Monday, 14 November 2011

More Good News On House Prices

I recently set out why the conditions are ripe for some relief for those millions of people who want to buy a house, or who want to upgrade their current house - House Price Crash. The conditions are set for the huge bubble in UK House prices to burst, which will be the best news those millions of people could hear.
The OECD, IMF and others have said that house prices in the UK are 40%, above their long-term average, and because corrections to such periods of over-pricing mean that a period of equal undervaluation always follows, that means that house prices are due to fall by as much as 80%!!!

Merryn Somerset-Webb, in Moneyweek, recently set out the data showing that, if you go back 100 years, then there was no increase in UK house prices above inflation, until after 1960 - which just happens to be the time when, as I set out previously, Tory Chancellor, Reggie Maudling, began printing money.
Robert Shiller, one half of the Case/Shiller Home Price Index in the US, came up with similar finding in the US. In a chart from 1890, he showed that house prices in the US did not rise at all in inflation adjusted terms, until 2000, when they went parabolic, before the sub-prime crisis that followed inevitably from that rise, brought them crashing down by around 66%, so far.

In fact, as I set out in that previous blog, there is no reason that house prices should not fall over time, like every other commodity. That is because, like every other commodity, increases in productivity mean that the cost of building houses will fall in real terms.
The fact that they have moved in the opposite direction, shows that they are in a huge bubble, and that it has been kept inflated, by a monopoly in land ownership, by unsustainably low interest rates, and Government policies, as well as reckless lending by Banks and Building Societies, similar to what led to the sub-prime crisis in the US.

In addition, to the changes I set out in that previous blog, showing why there is likely to be a change in the fundamental relations of Supply and Demand, that will crash house prices, a further measure is about to be introduced, which will mean that the good news of lower house prices could be brought closer.

According to House Price the EU is to introduce new rules, which will bring some of the reckless lending in the UK mortgage market into line with the situation in the rest of Europe. At the moment, a large number of Buy-To-Let, Landlords have come into the market due to this reckless lending. They can do it, because, at the moment, they are allowed to count rental income from houses they have mortgaged, in order to obtain further mortgages. In other words, this is a Ponzi Scheme.
Everything can continue, as happened with the US Sub-Prime Crisis, so long as the inverted pyramid continues to rise upwards. But, of course, it only requires that the number of renters falls, or that rents fall - both of which are likely results of the Governments changes to Housing Benefit, and the other changes I previously set out, or for mortgage interest rates to rise, which is also bound to happen as Credit Crunch 2 sharply raises Banks and Building Societies own borrowing costs, and the whole house of cards collapses.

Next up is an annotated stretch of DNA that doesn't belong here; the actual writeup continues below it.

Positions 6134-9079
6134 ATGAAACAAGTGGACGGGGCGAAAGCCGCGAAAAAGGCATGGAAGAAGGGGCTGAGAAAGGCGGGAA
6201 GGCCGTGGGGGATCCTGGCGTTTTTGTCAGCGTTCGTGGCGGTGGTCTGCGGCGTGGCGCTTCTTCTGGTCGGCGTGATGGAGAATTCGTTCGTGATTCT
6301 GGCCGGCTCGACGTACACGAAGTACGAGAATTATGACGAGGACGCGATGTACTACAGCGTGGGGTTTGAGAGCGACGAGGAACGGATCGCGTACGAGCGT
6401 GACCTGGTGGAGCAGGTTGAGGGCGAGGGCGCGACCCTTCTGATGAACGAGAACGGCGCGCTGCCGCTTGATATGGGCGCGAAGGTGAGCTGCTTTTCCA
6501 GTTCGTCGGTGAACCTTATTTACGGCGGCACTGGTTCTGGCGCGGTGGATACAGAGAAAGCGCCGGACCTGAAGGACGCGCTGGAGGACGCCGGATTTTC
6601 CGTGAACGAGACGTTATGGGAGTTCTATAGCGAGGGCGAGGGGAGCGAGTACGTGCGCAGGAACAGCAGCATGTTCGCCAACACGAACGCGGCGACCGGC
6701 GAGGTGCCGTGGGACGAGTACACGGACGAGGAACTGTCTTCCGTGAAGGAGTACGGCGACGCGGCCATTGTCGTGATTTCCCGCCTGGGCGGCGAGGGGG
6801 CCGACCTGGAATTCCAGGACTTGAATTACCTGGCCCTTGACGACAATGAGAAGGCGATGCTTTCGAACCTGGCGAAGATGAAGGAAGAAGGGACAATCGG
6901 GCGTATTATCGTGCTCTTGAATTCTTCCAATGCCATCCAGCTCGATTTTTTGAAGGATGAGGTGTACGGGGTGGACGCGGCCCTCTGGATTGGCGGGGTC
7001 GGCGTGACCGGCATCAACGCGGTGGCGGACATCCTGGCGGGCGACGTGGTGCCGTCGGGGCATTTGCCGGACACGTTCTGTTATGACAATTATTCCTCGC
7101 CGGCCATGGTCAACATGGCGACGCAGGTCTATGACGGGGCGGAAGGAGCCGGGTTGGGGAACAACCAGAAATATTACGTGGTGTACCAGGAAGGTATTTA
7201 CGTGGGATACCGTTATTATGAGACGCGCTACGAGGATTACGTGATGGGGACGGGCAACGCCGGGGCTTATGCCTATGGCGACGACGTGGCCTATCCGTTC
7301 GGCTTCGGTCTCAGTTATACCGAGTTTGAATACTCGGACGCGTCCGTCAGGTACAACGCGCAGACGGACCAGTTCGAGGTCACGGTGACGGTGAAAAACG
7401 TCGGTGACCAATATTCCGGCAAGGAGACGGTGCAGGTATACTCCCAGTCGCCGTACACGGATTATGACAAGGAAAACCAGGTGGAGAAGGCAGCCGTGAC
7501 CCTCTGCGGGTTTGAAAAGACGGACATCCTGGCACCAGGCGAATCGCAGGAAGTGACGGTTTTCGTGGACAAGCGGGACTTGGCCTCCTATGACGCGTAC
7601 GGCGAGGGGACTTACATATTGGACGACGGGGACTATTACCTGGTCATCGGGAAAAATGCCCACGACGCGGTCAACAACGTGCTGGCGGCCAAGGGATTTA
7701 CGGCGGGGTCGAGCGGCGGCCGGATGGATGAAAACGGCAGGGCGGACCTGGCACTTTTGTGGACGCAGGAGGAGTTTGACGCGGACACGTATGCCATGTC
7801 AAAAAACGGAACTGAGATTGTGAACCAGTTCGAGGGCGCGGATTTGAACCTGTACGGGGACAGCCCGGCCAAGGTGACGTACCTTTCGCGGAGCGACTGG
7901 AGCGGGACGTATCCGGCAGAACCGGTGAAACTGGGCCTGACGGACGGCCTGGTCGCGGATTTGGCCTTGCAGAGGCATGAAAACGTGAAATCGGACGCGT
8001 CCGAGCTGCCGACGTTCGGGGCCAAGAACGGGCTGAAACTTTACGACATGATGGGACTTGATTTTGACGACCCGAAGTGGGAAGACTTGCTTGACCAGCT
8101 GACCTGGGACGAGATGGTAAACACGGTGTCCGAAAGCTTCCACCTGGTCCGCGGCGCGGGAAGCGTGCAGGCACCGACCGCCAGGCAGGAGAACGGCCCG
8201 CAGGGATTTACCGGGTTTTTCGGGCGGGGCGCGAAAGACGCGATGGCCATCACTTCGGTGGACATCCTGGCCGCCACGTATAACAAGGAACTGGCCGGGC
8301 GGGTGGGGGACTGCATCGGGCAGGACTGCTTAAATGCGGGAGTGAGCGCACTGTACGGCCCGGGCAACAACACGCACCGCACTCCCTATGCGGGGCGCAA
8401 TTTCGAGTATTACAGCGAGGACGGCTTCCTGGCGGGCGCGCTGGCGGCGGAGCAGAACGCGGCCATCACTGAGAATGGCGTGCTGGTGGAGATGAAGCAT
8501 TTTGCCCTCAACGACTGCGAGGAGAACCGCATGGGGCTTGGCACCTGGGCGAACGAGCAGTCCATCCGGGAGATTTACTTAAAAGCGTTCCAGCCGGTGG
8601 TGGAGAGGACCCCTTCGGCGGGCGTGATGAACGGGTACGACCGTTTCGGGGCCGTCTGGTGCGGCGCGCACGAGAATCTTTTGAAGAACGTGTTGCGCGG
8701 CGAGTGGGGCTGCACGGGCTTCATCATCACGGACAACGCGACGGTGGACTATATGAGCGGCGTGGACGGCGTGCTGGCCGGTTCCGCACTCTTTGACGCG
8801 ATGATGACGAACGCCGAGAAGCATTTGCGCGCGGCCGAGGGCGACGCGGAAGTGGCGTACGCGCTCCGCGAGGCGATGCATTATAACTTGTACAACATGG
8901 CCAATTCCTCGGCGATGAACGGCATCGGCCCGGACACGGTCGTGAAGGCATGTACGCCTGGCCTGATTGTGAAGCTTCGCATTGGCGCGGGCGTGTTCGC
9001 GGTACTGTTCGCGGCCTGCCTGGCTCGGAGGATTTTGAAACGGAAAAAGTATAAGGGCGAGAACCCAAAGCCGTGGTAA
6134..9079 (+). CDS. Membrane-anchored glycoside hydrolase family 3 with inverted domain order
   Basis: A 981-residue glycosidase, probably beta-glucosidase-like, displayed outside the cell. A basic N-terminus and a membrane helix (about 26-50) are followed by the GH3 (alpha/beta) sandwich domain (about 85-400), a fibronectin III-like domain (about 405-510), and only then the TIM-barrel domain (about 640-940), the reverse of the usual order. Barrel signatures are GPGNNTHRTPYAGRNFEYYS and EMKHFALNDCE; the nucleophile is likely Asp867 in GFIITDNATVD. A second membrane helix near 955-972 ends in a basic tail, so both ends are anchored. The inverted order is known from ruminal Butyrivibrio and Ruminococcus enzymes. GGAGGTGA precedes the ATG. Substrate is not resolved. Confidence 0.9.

Unlike old style Landlords, who usually owned the properties they were renting outright, the Buy-To-Let merchants are newcomers, with only marginal equity in the properties they rent out - which will become even more marginal as the price of those properties collapses - and so the ground they stand on, separating profit from loss, is very tenuous. That is bad news for tenants, who lose out on security of their tenure, and face an uncertain future, if their landlord goes bust. Tenants in Europe, like workers in Europe, have far more security, and far greater rights than do their UK counterparts. The changes being proposed by the EU, will help to change that situation, so it will not just be good news for those hoping to buy a house, or buy a more expensive house; it will be good news for tenants too.

The EU propose to put the Buy-To-Let merchants in exactly the same position as anyone else wanting to take out a mortgage. That is they will have to base their ability to repay on their actual earnings, not on the potential rent they may or may not receive from renting out properties. That will mean that the current Ponzi Scheme will be ended. Many of those with Buy To Let mortgages will be unable to provide the evidence of sufficient income to justify new mortgages, or to re-mortgage when their current arrangements terminate.

Given that there are around 1.5 million buy-to-let properties, that means that a flood of additional houses are likely to appear on the market, cratering the current excessive prices, and bringing releif to millions as a result.
As I previously set out, that 1.5 million properties is in addition to the 700,000 empty houses already overhanging the market, the huge number of unsold properties on Estate Agents books, due to sellers setting unrealistic asking prices compared to the 10% plus fall in selling prices that has occurred in the last year, the 300,000 houses, for which Planning Permission has already been granted, and the hundreds of thousands of empty properties that UK's growing number of retired people could buy in Ireland, and other parts of Europe, at a fraction of current UK prices.

With unemployment set to soar, and inflation already rising sharply, cutting disposable incomes by a greater amount than any time since the 1920's, the UK Housing Bubble's days are numbered.


Anonymous said...

Boffy, explain to me how unemployed and economically-stressed people will afford houses even with house prices radically slashed.

Boffy said...

Why would I need to explain that? Its not as if I have ever suggested that unemployed or otherwise economically stressed people COULD afford houses with radically slashed prices is it?

What is clear is that there are many ordinary workers, who would like to buy a house, or to buy a better house than the one they currently have, but who cannot do so, because house prices are in a massive bubble.

What is also undeniable is that for both these people, and for the unemployed and otherwise economically a fall in house prices will make those houses MORE affordable than they currently are, and, therefore, as with the reduction in price of any of the other commodities that workers need to buy, such a fall would be good news.